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Your Splost $

What It Will Buy

Voters in Rome once again helped carry a $110 million Special Purpose Local Option Sales Tax (SPLOST) to passage in November. The SPLOST package passed by large numbers in each city precinct, plus Cave Spring, but was not as successful in the unincorporated county precincts.

“The list of SPLOST projects is not just necessary, but vital to the growth of Rome,” said Bob Berry, chairman of the SPLOST Citizens Advisory committee. “We are all fortunate to live in a community that will tax itself to allow progress to continue.”

Projects related to Public Safety will receive the largest chunk of funds from the SPLOST, more than $38.4 million. The single largest project in the package includes $22.4 million for a new city of Rome police headquarters. As part of the most recent Local-Option Sales Tax agreement between Rome, Cave Spring, and Floyd County, the county is taking control of the existing law enforcement center on Fifth Avenue. It will convert that building for use by the Magistrate, Juvenile and Probate counts. The Emergency 9-1-1 Center will also remain in the building. 

The Floyd County Police Department will be moving to a new headquarters at the former Glenwood School property off Old Dalton Road. The SPLOST contains $2 million for a new training facility on the Glenwood campus and another $270,000 for a secure parking and evidence retention facility at Glenwood.

Improvements to the Floyd County Jail will receive $2.8 million, and the Floyd County Prison on Blacks Bluff Road will receive $1.9 million for security enhancements.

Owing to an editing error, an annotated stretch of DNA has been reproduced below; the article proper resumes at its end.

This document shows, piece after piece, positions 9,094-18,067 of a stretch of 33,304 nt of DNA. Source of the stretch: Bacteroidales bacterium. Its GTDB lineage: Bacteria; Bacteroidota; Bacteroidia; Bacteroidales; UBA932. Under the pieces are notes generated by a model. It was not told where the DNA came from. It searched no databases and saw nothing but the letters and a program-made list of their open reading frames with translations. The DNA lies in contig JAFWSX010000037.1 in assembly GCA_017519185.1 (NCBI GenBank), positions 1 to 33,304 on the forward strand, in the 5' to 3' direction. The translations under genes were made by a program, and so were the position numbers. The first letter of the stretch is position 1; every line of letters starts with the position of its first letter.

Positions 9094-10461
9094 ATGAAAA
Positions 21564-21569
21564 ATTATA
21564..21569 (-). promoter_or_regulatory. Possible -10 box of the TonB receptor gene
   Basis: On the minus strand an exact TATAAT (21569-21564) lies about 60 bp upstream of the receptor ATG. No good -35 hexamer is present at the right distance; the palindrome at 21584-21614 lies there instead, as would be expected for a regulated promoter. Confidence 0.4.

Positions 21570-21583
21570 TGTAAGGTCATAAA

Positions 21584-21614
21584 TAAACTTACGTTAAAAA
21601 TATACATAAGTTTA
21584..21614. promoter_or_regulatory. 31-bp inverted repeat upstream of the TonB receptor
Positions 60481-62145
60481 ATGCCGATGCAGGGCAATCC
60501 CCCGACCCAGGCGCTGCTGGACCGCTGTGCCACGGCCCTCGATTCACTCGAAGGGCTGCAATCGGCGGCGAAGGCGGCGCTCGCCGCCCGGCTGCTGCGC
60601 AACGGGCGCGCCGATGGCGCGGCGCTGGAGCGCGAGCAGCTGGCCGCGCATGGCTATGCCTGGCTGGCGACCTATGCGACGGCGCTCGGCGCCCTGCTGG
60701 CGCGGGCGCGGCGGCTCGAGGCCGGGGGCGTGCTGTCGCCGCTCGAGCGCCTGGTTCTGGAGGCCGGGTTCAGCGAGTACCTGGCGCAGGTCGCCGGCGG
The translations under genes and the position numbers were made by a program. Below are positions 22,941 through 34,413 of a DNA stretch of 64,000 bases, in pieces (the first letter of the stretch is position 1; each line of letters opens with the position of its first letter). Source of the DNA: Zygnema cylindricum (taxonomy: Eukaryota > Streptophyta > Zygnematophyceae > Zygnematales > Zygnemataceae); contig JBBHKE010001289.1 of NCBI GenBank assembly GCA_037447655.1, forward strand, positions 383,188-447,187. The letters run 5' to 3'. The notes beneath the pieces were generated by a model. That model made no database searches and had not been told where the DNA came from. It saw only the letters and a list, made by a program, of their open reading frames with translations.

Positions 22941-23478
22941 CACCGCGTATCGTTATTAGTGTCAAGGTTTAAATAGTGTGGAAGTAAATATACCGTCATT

The Rome-Floyd Fire Department is slated to receive $5.7 million for new equipment.

Public Works and Transportation related projects will receive $32.8 million from the package. City and County paving and infrastructure improvements are targeted to receive $17.1 million. Another $1.8 million is earmarked to improve Three Mile Road, which will serve as the primary entrance to the new Floyd County Agriculture Center near Mount Berry Mall. Chulio Road will get $6 million for long overdue improvements to that corridor, which serves the southeastern corner of the community.

Water and Sewer improvements will receive $13.5 million from the tax package. A new sewer line all the way out from the eastern end of the by-pass to serve the new industrial site at Biddy Road will get $4.5 million. Cave Spring residents will benefit from a $3 million earmark to upgrade the entire water distribution system. Residents in the southeast section of the county will be getting new water lines to the tune of $2.6 million.

Speaking of the industrial site at Biddy Road, the SPLOST package includes another $10 million for economic development purposes. Much of that money is anticipated to be used for additional land acquisition.

Quality of Life projects will receive $11.4 million. Etowah Park’s improvements will cost $3.6 million, while Garden Lakes Park is slated to receive $2.5 million. A new boardwalk trail connecting Ridge Ferry Park underneath Riverside Parkway to Jackson Hill will receive $2 million. Alto Park will get $915,000, a new Oostanaula River paddle-in campsite will get $850,000, and Eagle Park in North Rome will get $500,000. The package includes $235,000 for upgrades at each of Wolfe Park in Lindale, Shag William Park in Shannon, Lock a& Dam Park on the Coosa River, and Thornton Park in Armuchee.

Finally, the package includes $3.7 million for what are referred to as infrastructure and technology enhancements. One of those projects, valued at $1.7 million, will add ten new T-Hangars at Richard B. Russell Airport. That will lead to immediate new revenue at the airport for years to come and help maintain the airport’s status as the leader for aviation in Northwest Georgia. Another $1 million is earmarked for recycling technology enhancements, $800,000 will help finance repairs to the historic Clocktower in Rome, and $200,000 is slated to help repair the old Cave Spring Elementary School roof.

Rome City Manager Sammy Rich anticipates the commission will conduct a retreat early in the new year to develop a consensus concerning priorities for early funding. He also said that talks with Floyd County officials are likely to take place to talk about the possibility of issuing bonds to jumpstart some of the projects once a consensus relative to priorities is reached.